“You’re sitting in one of our classrooms actually. Education out of the box,” Elisha says.
Our interview is at eat X dignity, a modern café run by Dignity youth that serves coffee as well as savoury and sweet treats. The students learn hospitality skills, bookkeeping and management. “This started at my office — 40% was my office and 60% the café. I used to pull the kids out of the cyber cafés for this. You learn science and maths through baking and cooking,” Elisha explains.
The current spacious corner lot has big open windows that face another enterprise, grow X dignity, an urban garden in which students can learn to germinate, tend and harvest various crops, which are then used in the café.
Other transformational enterprises include cut X dignity (a hair salon) and sew X dignity (sale of high-quality sewn goods), art X dignity (creative space for students and the community), and wellness X dignity (mental healthcare unit). It is important to note that they are not vocational classes, but rather, an immersive experience of the real world, which includes using real money and dealing with real customers.
Nearly 25 years on, Dignity has grown from 20 students to 1,650, educating a whole generation of the underprivileged in Malaysia.
“Head, heart and hands: they are all connected. We want kids to focus on brains, brains, brains, but their hands do all kinds of nonsense and their hearts are far from what is right. So, Dignity is a place where we have tried to shape the three together, hence the extensive expression of education. Dignity is unique in that it’s not just academics for the sake of academics, intervention for the sake of intervention; it is beyond that,” explains Elisha.
The husband-and-wife team has certainly adopted a very hands-on approach. Keeping busy, they have fostered over 50 children through the years.
“We have two biological daughters but we still adopt and foster. Right now, we are fostering about 18. It is not an orphanage, please, I hate that word. It’s our home. We are parents, they are our children. We raise them as our own, love them, educate them, shape them, and we want them to flourish and be the best they can,” Elisha states.
As Dignity has grown a great deal, Shee and Elisha’s roles in the NGO have also developed.
“I feel like our role is more defined as a mentorship. We spend one-third of our time to mentoring, one-third anchoring sustainability goals, and one-third meeting with staff and ironing out operations,” says Shee, who is the CEO.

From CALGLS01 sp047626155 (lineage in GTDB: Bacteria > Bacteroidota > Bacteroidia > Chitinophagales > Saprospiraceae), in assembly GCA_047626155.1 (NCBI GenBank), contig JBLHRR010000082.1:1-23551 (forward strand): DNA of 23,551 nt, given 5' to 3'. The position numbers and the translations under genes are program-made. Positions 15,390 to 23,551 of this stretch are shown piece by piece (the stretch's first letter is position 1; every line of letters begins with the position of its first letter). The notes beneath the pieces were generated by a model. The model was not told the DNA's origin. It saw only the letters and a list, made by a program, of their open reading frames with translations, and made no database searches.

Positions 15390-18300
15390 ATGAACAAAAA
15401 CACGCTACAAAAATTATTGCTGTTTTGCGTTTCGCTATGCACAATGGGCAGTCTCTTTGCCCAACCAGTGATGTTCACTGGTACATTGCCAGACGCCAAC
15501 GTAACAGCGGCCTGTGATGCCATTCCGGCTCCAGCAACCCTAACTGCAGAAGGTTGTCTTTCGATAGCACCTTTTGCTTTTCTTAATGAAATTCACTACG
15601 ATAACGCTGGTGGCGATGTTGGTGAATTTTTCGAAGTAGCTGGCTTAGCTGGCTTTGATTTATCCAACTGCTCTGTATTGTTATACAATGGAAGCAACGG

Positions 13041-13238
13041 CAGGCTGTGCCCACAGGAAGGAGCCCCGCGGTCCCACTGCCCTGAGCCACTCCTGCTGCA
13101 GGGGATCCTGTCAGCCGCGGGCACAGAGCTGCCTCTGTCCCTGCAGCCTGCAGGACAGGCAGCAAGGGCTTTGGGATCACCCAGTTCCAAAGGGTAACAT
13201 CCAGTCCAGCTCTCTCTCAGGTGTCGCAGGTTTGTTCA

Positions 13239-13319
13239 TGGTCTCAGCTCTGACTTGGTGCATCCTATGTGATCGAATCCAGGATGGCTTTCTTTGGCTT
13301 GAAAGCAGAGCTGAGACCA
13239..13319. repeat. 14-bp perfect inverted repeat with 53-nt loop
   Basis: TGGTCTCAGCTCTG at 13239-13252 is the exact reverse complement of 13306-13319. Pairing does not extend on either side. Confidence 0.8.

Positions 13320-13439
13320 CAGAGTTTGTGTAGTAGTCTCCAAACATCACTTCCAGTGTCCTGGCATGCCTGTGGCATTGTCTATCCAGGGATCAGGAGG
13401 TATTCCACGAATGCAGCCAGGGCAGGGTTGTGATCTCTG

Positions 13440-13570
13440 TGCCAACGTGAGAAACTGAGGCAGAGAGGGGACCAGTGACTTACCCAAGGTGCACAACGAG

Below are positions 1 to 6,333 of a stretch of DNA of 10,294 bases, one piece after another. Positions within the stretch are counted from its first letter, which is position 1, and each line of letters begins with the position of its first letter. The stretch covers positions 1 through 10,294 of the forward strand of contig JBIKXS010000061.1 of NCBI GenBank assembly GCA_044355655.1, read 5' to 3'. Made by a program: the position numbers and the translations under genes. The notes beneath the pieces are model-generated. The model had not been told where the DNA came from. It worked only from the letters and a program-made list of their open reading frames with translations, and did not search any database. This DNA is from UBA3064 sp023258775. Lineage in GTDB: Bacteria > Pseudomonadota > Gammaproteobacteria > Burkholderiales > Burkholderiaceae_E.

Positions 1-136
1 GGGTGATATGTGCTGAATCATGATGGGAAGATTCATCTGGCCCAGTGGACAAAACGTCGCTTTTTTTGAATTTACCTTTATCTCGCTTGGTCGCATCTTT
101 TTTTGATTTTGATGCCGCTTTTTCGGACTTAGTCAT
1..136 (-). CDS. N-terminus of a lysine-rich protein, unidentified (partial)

“I very intentionally stepped down as chair a couple of years ago. We got James [Ling Wan Chye], who is 15 years younger than me. At the time, he said ‘I can’t, I can’t’. But I said, ‘Look, you guys have the brains and energy. We can use amazing people like you,’” says Elisha.
“I often say the seminary educated my mind. The poor educated my heart, the poor actually were my professors. They taught me something about life that I cannot find in books or a classroom. It came from walking into their homes, sitting down with them, walking in the streets and engaging with them, working with them, taking them home, dealing with their parents, dealing with issues. After 25 years, we would say we are richer.”
Into the future
There have been many highlights over the past 24 years for the pair: starting the first International General Certificate of Secondary Education (IGCSE) programme for poor youth in 2014; hosting the 44th President of the United States, Barack Obama; being awarded the Sharjah International Award for Refugee Advocacy and Support 2018 by The Big Heart Foundation; receiving the United Nations Malaysia Award 2019 for contributions to the 2030 Agenda for Sustainable Development under the “Leaving No One Behind” category; as well as the 3G Children Welfare Award 2021 and 3G Advocacy Award by the Global Good Governance 3G Awards organised by Cambridge IFA.
Dignity also began the Faisal Cup, a football tournament that allows students to play the sport safely and learn important values from it. Even during the Movement Control Orders, the team worked tirelessly to feed many households, ensure that people were not kicked out of their homes, help students keep up with their studies and more. Recently, it began offering A-levels tuition and last month, its first batch of students scored straight As.
One of Dignity’s biggest ongoing projects is the Dignity Farm Academy in Bentong, Pahang, where students are able to develop vocational skills like sustainable farming, while appreciating the benefits of self-sufficient living. This is also part of Dignity’s vision for a sustainable future.
“Unless we are willing to encourage our children to reconnect with nature, we cannot expect them to care. Education must address the current crisis we are going through. The same way a shop can be a school, the farm is also a school,” adds Shee.
In addition to farming and composting — not to mention raising free-roaming geese and ducks — the site also features Malaysia’s first granite skate park built in partnership with Vans, as well as bamboo huts by SEAD Build, both of which are open to the public. Dignity is also looking towards having a forest school in the future.
In the remaining months of 2022, it will be taking part in or organising a few events — the Volkswagen Festival on Oct 15 and 16; a football league at end October; and the Standard Chartered KL Marathon on Nov 12 and 13, where it will be one of the beneficiaries under the Run For A Reason programme.
Next year, Dignity will celebrate its 25th anniversary, an impressive milestone indeed. “We are thankful for friends, partners and all the people who have played a role these 25 years. I really want to recognise, remember and rejoice. We are celebrating, but let’s make the next 25 amazing too,” says Elisha.
This article first appeared on Oct 10, 2022 in The Edge Malaysia.